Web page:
As I prepare to finish the final 6 hours of my 36 hour return from Beijing, I figured I'd drop a brain dump of reflections for this week's Learning 2.012 conference in Beijing. In or particular order or significance, here we go:
The organizers have been tweaking their format since it's inception in 2007. They're constantly looking for the right mix. They really want to promote the notion of conversations and networking as a hallmark of the event. Without question they succeed. This year they offered two extended sessions each day. These sessions were not labeled, "hands on" necessarily but it was clear this was not a time for a 3 hour lecture. I still struggle with the idea that a 3 hour time slot at a tech conference should involved doing something with tech. In my session, that was pretty limited. I know many were tweeting, we used a Google form for a basis for discussion but I hesitated having participants "do stuff". Not that it would have been difficult but in the spirit of networking, giving folks time to talk seemed most important and valued. I know other sessions were more tech focused but I got the sense that many sessions were similar to mine. I always have a difficult time reading participants but the quality of the conversations were very rich.I think that was the goal. The unconference portion mixed with a few traditional workshops provided a nice variety. The mini-keynotes were awesome. I'd highly suggest to conferences to look at offering 5-10 minute talks but several people on varying subjects. A fantastic way to begin each day. I don't think they need to do much tweaking with the format of the event.
Photo by: Dave Caleb http://www.flickr.com/photos/learning2asia/8082212458/in/photostream/
Much like Educon, this conference brings with it a core group of leaders and connected folks that form the glue of the conference. There is one degree of separation for most, not only because of the connectedness but the nature of international schools. The international teacher is a naturally adventurous person, willing to tackle change and new situations. This pretty much insures success. Put smart, open minded people in rooms together with a chance to talk and share and you have to work hard to screw it up. The fact that they limit it to 400 also means a better chance of participant satisfaction. While the majority of participants were first time attendees, it didn't impede great discussion. I kept getting asked to compare this with the other conferences I attend and no question, the level of conversation was impressive. Even from folks who stated technology was not in their comfort zone, they were able to get past the "I don't get twitter" conversation to "I see the value in connecting with others and want to know more".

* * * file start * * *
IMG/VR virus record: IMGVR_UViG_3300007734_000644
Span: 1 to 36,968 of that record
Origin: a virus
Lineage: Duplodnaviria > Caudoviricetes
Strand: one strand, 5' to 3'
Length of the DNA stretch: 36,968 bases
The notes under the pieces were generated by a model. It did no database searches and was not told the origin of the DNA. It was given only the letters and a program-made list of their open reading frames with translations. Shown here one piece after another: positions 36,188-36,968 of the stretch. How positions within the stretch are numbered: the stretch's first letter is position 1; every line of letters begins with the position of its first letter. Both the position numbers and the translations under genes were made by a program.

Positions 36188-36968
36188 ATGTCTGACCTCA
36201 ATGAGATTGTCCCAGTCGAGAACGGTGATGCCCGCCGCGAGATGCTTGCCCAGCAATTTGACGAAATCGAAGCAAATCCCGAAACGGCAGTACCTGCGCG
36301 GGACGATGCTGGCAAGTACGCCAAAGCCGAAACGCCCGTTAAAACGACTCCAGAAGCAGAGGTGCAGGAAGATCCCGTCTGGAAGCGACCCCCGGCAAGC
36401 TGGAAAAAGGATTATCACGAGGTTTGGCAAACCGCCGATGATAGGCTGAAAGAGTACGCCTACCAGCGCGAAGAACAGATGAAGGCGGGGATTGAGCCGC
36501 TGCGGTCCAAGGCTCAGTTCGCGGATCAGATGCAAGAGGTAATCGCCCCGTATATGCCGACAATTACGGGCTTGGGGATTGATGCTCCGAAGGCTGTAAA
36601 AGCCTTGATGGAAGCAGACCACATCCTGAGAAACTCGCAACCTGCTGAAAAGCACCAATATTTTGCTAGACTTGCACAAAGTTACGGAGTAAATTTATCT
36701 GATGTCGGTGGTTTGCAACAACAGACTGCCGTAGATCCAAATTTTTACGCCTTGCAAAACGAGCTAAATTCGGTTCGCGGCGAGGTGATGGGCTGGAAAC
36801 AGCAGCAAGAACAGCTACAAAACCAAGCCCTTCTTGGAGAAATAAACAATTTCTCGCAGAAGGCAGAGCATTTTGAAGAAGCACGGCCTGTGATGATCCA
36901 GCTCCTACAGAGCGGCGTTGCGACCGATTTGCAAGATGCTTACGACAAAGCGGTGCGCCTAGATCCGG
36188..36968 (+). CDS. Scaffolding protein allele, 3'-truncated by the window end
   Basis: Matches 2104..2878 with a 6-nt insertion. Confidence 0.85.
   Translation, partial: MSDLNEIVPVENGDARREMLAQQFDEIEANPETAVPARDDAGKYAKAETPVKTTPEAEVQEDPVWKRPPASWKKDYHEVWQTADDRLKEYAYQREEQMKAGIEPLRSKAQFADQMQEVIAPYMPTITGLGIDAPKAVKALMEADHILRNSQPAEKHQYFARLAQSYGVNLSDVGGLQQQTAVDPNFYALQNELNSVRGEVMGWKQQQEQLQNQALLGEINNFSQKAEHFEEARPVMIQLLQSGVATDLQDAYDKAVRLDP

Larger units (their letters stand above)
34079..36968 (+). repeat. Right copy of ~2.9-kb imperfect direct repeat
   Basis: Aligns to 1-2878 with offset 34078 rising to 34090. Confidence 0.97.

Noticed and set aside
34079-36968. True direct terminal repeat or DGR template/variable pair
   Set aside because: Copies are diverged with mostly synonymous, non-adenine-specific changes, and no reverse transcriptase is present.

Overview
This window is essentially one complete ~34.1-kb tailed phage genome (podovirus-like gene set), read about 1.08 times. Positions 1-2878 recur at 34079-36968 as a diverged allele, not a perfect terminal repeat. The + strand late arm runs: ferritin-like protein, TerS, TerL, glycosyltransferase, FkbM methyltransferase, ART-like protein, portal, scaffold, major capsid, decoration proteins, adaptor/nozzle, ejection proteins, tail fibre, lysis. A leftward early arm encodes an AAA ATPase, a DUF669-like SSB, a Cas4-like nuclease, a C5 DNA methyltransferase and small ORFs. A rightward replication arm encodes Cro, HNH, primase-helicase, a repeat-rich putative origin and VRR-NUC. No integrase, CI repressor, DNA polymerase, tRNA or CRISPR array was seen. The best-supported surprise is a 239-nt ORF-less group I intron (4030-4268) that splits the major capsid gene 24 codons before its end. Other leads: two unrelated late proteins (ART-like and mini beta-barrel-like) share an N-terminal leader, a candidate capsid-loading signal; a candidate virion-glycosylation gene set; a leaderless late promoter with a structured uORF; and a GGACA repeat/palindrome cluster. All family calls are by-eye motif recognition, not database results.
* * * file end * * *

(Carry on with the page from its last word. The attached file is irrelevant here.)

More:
Wow. Western Academy of Beijing is a wonderful campus. The atrium area in particular with a river running through it sets the tone for a relaxed and inspiring few days. Schools are often, well, schools. They aren't the most inviting learning spaces. This place hardly felt like a school. (Also, when's the last time you had wine at school?)
The conference website run on Buddy Press gave a space for every participant before they even arrived. It was used for all the sessions and cohorts. I've seen Edmodo used in similar ways but of course in China they face challenges with blocking so this insured a home base that was reliable. By the way, the tech folks did an outstanding job providing a relatively unfiltered experience with some behind the scenes magic. The other thing that was interesting was the use of Instagram. It came about just before the start of the conference as Jeff Utecht was trying to figure out how to get more of out flickr. Instead we had a discussion about instagram and the community value and went with it. There were well over 200 photos submitted using the #learning2 hashtag I would definitely recommend this idea. In addition, Dave Caleb was assigned as photographer capturing high quality photos. This combination of "expert" and "all participants" models something very powerful. You can think about this concept behind conference photos and see it's potential.
Finally, nothing was left to chance. It was interesting to get a sense of the mayhem that goes on behind the scenes but participants were well taken care of and this thing ran as smooth as anything I've seen. From the well designed name tags to the lunches this was a first class event run by teachers. Well done to Madeleine Brookes and team. If the folks planning Learning 2.013 next year in Singapore need someone from Saskatchewan to lead any sessions, this is my official request for an invite. 😉
You'd be silly to travel to Bejiing and not take some time to explore and have some fun. I was fortunate to have a few great adventures with Jeff Utecht, Chris Betcher, Adrian Camm, Chrissy Helinger, Lucy Gray and Ania Zielinska. So nice to spend time outside of the "real learning" to build and enhance the quality of connections. Thank you to those folks. Here's a snippet of an adventure coming down from the Great Wall with Chrissy.